More edu-babble than substance in new BC curriculum

November 4, 2013

Published in the Vancouver Sun

Educational theorist William Heard Kilpatrick once wrote: “If people face a rapidly shifting and changing world, changing in unexpected ways and in unexpected directions, then what? Why, their education would stress thinking and methods of attack.”

If it wasn’t for the fact that he wrote these words in 1925, one might think he was describing the new curriculum just published by British Columbia’s Ministry of Education.

Kilpatrick consistently downplayed the importance of academic content, and emphasized the so-called process of learning. In other words, Kilpatrick thought it was more important for students to learn how to access information than to master a body of knowledge. Considering the speed at which the world was changing in 1925, Kilpatrick thought schools should focus on concepts and critical thinking skills rather than specific facts which he thought would soon be obsolete.

Apparently the BC Ministry of Education agrees with Kilpatrick. In fact, the overview of the new curriculum provided on its website explicitly downplays factual knowledge. “In today’s technology-enabled world, students have virtually instant access to a limitless amount of information. The greater value of education for every student is not in learning the information but in learning the skills they need to successfully find, consume, think about and apply it in their lives.”

This anti-knowledge approach has clearly influenced the major subject areas. For example, the draft social studies curriculum is almost totally empty of specific historical events and dates but is chock full of references to overarching concepts such as nationalism, colonialism, and imperialism. It’s difficult to imagine how students can grasp such complex concepts without knowing specific historical facts. Some teachers will obviously fill in these knowledge gaps but others may not and that is a serious problem for students.

In order to think deeply about a topic, students need to know something about it. Someone who used Google to find out when Confederation took place, who the key players were, and which provinces were involved, is unlikely to provide much insight into the factors that led to the formation of Canada.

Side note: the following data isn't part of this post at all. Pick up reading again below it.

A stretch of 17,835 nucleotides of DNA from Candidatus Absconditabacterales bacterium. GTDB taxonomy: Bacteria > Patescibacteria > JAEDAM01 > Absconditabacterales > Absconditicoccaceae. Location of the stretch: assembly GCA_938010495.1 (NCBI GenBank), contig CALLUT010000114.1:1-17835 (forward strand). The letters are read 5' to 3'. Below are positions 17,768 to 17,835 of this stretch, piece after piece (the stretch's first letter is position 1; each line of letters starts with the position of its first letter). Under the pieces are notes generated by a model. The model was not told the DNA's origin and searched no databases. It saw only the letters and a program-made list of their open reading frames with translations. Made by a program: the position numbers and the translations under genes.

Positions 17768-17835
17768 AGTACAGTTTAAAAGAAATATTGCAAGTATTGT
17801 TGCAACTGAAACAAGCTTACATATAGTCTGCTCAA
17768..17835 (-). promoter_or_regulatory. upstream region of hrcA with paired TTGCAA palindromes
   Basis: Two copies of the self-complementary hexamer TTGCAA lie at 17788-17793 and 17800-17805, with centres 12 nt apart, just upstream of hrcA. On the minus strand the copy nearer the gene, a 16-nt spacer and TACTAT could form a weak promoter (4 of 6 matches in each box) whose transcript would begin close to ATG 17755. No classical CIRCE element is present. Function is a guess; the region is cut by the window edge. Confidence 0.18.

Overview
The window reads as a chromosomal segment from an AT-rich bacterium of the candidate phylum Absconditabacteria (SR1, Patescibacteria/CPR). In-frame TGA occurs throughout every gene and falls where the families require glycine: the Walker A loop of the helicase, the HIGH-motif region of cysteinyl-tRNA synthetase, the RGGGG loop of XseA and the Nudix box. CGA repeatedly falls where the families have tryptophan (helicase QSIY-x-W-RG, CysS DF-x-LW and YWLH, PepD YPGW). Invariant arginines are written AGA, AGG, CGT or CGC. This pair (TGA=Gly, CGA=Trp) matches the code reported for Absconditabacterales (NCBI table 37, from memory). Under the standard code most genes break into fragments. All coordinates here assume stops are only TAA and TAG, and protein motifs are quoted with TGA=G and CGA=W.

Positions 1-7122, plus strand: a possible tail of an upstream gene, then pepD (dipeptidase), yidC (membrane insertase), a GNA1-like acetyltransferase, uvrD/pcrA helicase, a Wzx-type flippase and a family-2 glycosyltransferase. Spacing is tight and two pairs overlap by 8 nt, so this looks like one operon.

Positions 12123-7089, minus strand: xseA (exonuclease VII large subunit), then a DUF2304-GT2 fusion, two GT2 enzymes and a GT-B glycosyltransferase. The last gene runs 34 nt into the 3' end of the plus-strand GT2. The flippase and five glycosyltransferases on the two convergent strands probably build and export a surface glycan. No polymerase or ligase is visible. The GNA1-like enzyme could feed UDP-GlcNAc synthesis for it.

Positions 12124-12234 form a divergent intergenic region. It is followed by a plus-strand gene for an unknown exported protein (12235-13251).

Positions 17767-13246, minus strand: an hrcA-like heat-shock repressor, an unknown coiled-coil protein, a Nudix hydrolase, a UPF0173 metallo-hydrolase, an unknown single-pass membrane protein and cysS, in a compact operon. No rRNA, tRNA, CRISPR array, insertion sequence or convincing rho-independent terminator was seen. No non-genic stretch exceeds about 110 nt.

Critical thought cannot take place in a knowledge vacuum. If we want students to understand the country they live in, we must ensure they learn about specific people and events from our past.

Proposed changes to BC’s math curriculum are equally concerning. Instead of requiring students to memorize math facts and learn the standard algorithms for addition, subtraction, multiplication, and division, the new curriculum expects students to “engage in multiple strategies to solve problems.” In other words, students and their parents can look forward to more frustrating evenings trying to solve fuzzy math problems. Parents can expect to see even more private tutoring agencies sprout up.

Fortunately, there is an alternative to the dumbed-down curriculum proposed by the BC government. With the help of many subject matter experts, the Core Knowledge Foundation (coreknowledge.org) has created a content-rich curriculum that actually helps students think critically and deeply. More than 1,200 schools in the United States and even a few in other countries use this curriculum.

The Core Knowledge Foundation was established by well-known education reformer E. D. Hirsch, Jr., a professor emeritus of English at the University of Virginia. In his 2006 book, The Knowledge Deficit, Hirsch points out that students with a broad knowledge base almost always read at a higher level than students with a limited knowledge base. Given this fact, the Core Knowledge curriculum helps students acquire the background knowledge they need to read more effectively.

There is substantial research evidence for the effectiveness of the Core Knowledge curriculum. For example, a three-year evaluation of twelve Core Knowledge schools conducted by Sam Stringfield, Amanda Datnow, Geoffrey Bornan, and Laura Rachuba of Johns Hopkins University found significant positive effects with the implementation of the Core Knowledge curriculum. Not only did the math skills of students improve in these schools, so did their reading ability.

Far from being an exciting new innovation, British Columbia’s new curriculum is little more than a rehash of the failed anti-knowledge approach of the 1920s. There is no reason to believe this approach will be any more effective now.

Students and teachers alike would benefit from less edu-babble in BC and more substance. A content-rich curriculum would be a good start.

Content should be king in schools